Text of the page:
Ahh, Brooklyn, the most populous and ever so hip borough in New York City. Well I can tell you flat out, Brooklyn ain’t just in NYC!
So over the weekend we hit the hospital/hospice trail. It was a glorious Autumn day while we weren’t able to visit with any patients on Sunday (they were all either asleep or unable to have visitors) it that didn’t stop us from having a terrific day. Little precious Brooklyn, an adorable 18-month old toddler spotted Sam from the opposite end of a the hallway, and came running up to hug him, squealing “doggie!, doggie!” the whole length of the hallway. I wish I would have had the presence to video her and Sam’s reaction. He was so excited to see a little kid tottering toward him since he absolutely loves little kids anyway and especially little girls. His tail was furiously wagging. Brooklyn and her family were visiting her grandpa who was being moved from one room to another so the family was migrating with their personal items toward the new location. Like most little kids, she was completely captivated by his super soft hair and continually wove her fingers through it the whole time she petted him. They had quite the ‘visit’ with her smiling and speaking an unintelligible language, but saying his name over and over. It really was quite cute.
After spending quite a bit of time chatting with Brooklyn and her lovely family, we visited with a number of staff members. I am in awe of the work they do daily; their giving just never seems to stop-be it for patients, visitors, or one another. They all wanted to take time out to get in a few ear scratches and enjoy the ever present “I really like you lean-in” from Sam who seriously crushes on more than a couple nurses.
Saturday we were scheduled to visit the Senior Behavioral Health unit, an inpatient geriatric psychiatry program at the hospital designed to address the complex mental health and medical needs of older patients. We have visited this floor before, but this time I was particularly struck by the fact that 99% of all the patients were elderly women. Is it because women live longer as a general rule or is it something else? In any event, we spent a lot of time with Annie and Karen. Despite my lack of formal training, I was struck by the fact that both women appeared lucid, knew what was going on around them and were very much aware of what was going on in the outside world. Annie, at age 82 was a real charmer. She had a twinkle in her eye and was completely captivated by Sam who made her beam from ear to ear as he leaned against her leg and looked fondly into her sparkly blue eyes. She was ever grateful we took time to visit her and thanked us repeatedly. I suspect she may have been quite the gal in her time. She left me with a smile in my heart at meeting this lovely woman despite her future being a bit uncertain with unresolved issues as to where she would be going next.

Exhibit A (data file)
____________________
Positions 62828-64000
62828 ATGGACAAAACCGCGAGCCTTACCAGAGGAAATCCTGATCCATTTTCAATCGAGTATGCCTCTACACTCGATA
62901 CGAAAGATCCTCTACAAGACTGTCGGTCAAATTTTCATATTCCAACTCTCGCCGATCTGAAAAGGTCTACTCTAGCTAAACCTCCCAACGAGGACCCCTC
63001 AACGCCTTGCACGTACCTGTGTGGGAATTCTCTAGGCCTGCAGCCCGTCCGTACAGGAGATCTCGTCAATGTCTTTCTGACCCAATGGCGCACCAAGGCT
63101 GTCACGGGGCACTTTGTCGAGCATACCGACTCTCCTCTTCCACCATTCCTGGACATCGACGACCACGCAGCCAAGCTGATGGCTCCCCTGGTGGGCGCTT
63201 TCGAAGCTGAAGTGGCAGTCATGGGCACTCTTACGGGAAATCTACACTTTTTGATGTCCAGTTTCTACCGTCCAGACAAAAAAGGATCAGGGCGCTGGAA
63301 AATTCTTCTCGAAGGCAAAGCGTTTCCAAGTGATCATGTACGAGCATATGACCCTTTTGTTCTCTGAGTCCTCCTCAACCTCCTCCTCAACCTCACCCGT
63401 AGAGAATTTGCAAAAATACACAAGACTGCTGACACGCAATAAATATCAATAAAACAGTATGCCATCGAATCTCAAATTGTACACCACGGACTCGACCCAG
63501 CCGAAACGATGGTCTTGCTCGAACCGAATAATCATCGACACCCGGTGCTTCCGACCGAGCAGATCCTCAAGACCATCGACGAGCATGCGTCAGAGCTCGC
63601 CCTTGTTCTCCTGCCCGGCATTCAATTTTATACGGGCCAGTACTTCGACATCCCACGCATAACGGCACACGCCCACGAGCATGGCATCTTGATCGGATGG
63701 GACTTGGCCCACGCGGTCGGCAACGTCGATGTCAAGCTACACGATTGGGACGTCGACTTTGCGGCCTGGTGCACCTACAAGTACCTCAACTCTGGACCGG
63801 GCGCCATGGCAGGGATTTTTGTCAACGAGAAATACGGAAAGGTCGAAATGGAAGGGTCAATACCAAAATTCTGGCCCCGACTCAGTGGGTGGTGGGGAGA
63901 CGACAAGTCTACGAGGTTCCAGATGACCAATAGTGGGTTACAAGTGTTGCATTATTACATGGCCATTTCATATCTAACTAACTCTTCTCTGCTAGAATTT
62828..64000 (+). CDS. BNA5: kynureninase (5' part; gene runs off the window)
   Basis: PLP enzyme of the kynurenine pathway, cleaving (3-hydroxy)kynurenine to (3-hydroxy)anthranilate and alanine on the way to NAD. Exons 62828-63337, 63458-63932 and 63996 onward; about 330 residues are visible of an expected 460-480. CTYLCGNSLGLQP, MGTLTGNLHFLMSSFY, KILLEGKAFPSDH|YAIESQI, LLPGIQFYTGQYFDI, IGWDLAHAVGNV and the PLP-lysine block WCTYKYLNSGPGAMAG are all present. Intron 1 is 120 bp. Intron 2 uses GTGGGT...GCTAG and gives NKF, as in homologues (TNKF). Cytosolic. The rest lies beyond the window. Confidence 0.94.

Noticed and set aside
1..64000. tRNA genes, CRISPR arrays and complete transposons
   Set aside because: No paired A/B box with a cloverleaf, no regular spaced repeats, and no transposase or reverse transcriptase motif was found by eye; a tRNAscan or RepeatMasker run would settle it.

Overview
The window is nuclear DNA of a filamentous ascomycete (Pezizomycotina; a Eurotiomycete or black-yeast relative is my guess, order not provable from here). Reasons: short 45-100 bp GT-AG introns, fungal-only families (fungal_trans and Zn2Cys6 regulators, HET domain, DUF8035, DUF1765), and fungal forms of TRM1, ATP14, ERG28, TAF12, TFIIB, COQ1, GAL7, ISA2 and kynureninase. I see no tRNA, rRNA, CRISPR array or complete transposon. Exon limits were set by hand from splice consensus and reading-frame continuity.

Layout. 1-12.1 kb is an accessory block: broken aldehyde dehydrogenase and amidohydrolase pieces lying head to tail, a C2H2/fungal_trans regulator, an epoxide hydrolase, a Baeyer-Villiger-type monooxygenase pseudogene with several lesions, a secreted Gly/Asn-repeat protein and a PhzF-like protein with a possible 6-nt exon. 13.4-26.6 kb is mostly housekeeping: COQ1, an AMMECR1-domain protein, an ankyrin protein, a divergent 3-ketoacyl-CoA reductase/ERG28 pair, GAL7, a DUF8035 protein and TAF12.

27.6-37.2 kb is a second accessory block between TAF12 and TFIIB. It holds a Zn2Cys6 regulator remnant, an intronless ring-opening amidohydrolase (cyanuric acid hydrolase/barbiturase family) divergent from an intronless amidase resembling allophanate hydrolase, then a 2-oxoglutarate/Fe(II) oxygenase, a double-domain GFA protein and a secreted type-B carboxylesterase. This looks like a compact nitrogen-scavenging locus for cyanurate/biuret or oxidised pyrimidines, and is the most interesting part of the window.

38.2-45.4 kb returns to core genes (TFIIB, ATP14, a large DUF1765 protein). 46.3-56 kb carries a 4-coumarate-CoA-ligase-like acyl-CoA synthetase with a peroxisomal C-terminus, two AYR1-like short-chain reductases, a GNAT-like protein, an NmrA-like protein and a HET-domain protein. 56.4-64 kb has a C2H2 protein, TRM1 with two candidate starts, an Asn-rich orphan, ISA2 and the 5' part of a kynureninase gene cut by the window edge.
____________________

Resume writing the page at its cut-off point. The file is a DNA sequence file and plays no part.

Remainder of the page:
After visiting with Annie, we talked for an extended time with Karen who was in better physical shape and younger. Both Karen and Annie were to be released some time this week and both mentioned they had no family to go ‘home to’ which left me sad. I wonder how many women across the country are in the same position? And why as a society have we allowed so many to get in that position?
As you can see, Karen enjoyed her time with Sam and we talked about her family and how they’d abandoned her and how she decided to ‘create a new family’ for the holidays. She gave me her recipe for pecan pie right off the top of her head and asked if we had family to visit for Thanksgiving and if not, to please come by; she’d love to have both Sam and I. The gracious invitation from this kindly Southern-raised woman was tempting though I know my own family will be assembling for the annual football and food fest and we’ll have much to be thankful for this year (more on that in a later post). She continued on with the details surrounding the preparations for the roasted pig and shoat she was going to serve (doing it southern style for 3 days in the ground and wondering out loud as to where she’d get banana leaves to wrap the pit). I offered a solution which she thought might work and she made a note to herself to contact a floral shop about getting some from them.
While I have many more thoughts about Karen, Annie and folks like them, I will continue to contemplate the state of health care for older people, particularly women. Still, all in all it was a good weekend to visit with patients and staff.
Have you ever wondered what happens to older patients with no family to care for them? What are your thoughts?
Live, love, bark! <3